On September 1, amid fears of gasoline shortages and rising gas costs in the wake of Harvey, the Department of Energy approved a release of 4.5 million barrels of crude oil from the Strategic Petroleum Reserve. This is the first emergency withdrawal from the reserve in five years. The most recent emergency drawdown, in 2012, was in response to another hurricane, Isaac.
Was the release warranted? There’s no doubt that Harvey had a massive impact on supply: at the time of the ordered release, 22 percent of U.S. refining capacity was offline because of the hurricane, and Gulf of Mexico oil production was down 13 percent. The effects of these shutdowns loomed beyond the Texas economy: as the refineries and crude-producing sites shuttered and supply dropped, the Colonial Pipeline, which transports gasoline between Houston and the East Coast closed as well (because it lacked the volume of gasoline to keep it flowing). Gas prices soared nationwide, and currently remain at their highest for the year. In Texas, the average cost of a gallon rose 37.2 cents over last month’s average, according to GasBuddy.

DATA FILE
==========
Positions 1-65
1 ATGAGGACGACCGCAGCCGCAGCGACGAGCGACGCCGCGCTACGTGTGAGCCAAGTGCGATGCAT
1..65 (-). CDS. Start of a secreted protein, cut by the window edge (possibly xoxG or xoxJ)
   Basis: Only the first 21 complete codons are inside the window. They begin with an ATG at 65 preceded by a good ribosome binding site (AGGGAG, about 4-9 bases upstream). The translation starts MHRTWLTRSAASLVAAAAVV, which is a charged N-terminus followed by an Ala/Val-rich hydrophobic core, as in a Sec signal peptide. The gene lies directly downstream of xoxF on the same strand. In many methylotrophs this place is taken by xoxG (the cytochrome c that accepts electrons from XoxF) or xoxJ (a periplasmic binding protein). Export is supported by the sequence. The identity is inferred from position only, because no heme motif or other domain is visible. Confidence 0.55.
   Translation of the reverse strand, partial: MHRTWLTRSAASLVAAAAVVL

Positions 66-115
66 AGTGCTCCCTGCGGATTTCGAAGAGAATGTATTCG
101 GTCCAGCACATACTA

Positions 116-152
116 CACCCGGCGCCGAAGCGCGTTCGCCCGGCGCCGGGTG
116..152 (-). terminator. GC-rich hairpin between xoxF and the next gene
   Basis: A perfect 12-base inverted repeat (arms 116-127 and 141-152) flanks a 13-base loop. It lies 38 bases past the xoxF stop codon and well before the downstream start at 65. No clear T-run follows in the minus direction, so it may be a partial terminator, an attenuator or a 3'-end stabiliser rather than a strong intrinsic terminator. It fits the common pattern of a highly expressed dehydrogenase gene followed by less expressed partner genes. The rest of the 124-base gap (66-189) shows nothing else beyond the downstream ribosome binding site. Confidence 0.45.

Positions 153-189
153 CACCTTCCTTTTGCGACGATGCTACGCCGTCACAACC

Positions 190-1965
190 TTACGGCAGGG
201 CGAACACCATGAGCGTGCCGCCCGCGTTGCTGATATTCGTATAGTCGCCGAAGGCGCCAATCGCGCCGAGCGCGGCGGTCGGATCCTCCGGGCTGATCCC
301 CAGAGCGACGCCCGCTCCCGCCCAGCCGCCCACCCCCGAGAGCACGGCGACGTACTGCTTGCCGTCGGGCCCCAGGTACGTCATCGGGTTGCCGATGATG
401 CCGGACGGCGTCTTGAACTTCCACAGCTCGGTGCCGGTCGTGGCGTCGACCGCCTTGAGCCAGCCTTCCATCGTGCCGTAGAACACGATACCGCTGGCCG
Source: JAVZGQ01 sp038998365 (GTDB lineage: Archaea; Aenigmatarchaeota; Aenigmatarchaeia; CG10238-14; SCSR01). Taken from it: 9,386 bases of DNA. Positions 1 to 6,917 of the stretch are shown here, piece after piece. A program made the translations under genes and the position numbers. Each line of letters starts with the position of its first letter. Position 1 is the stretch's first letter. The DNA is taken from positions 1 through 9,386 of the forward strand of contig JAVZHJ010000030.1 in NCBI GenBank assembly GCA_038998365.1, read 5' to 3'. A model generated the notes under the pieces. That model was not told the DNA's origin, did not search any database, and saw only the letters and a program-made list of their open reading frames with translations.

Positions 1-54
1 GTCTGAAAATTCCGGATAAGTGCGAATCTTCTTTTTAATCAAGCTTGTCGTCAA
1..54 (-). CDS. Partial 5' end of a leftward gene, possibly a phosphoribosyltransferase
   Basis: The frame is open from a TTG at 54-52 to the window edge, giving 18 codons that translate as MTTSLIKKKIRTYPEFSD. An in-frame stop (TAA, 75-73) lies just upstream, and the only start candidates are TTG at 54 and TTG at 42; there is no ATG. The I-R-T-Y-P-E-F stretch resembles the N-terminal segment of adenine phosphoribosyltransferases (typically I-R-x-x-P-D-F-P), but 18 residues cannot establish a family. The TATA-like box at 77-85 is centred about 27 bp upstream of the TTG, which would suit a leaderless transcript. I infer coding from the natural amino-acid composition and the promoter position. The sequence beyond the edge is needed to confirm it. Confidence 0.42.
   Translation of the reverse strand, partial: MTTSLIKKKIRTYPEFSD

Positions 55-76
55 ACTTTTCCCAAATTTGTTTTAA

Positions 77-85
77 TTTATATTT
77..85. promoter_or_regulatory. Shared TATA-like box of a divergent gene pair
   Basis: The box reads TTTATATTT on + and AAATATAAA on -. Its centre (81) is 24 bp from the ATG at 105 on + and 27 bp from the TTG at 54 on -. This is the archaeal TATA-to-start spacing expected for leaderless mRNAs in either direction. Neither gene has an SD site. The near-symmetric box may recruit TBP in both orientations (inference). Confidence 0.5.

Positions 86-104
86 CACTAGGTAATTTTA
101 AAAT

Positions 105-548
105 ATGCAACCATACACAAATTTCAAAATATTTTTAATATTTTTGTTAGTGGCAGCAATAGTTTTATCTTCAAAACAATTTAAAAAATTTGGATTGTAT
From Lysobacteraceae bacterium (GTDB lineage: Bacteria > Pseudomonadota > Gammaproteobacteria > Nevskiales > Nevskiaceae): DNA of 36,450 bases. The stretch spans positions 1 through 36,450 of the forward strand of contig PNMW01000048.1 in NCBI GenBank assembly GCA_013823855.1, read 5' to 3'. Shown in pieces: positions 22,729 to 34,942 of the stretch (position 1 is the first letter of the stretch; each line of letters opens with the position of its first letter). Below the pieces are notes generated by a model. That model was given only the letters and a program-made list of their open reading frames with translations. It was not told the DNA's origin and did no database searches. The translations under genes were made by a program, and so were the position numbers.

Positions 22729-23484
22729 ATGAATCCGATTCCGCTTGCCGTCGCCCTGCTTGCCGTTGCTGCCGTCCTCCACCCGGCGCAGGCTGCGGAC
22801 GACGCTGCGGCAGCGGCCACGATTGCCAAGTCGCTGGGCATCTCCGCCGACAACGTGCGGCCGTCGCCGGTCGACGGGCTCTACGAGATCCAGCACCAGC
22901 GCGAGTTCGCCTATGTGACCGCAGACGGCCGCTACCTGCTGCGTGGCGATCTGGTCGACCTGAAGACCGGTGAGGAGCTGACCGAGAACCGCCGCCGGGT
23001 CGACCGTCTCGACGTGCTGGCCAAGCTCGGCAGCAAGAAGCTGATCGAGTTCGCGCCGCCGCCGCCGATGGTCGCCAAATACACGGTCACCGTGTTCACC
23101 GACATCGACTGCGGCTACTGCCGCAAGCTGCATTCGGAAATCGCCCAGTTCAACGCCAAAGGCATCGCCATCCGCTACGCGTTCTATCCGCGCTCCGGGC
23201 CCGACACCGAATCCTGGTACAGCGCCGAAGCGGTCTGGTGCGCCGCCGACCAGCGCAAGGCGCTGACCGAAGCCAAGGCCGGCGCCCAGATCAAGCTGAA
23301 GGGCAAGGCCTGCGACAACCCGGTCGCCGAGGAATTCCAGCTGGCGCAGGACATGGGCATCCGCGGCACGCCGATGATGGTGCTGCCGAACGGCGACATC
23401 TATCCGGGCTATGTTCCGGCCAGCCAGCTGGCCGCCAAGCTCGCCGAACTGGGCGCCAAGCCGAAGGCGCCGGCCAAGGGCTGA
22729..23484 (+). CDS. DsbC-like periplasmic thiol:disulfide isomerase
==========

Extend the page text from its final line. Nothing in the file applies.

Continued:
It’s possible that we’ve now reached the end of climbing prices. Gulf Coast refineries are restarting processes, with almost all resuming production as of Friday, September 8, and Energy Secretary Rick Perry told Bloomberg that he expected only “two-week bump” in prices from the hurricane.
The reserve, located in four salt caverns in Texas and Louisiana, holds the largest supply of emergency crude oil in the world. Established in 1975 by the federal government to mitigate oil import stoppages and as an instrument in foreign policy, the reserve has been used less frequently in the past decade for import cutoffs and more often for recovery in the wake of natural disasters. In a statement in May, the White House called it “a strategic and economic security against foreign and domestic disruptions in oil supplies.”
The Trump administration proposed to sell off half the Strategic Petroleum Reserve in its 2018 budget. “A smaller SPR is projected to be able to continue to meet international obligations and emergency needs,” the White House stated in a budget document in May. The proceeds from the sale, the administration expects, could reduce the federal deficit by $16.6 billion over the next decade.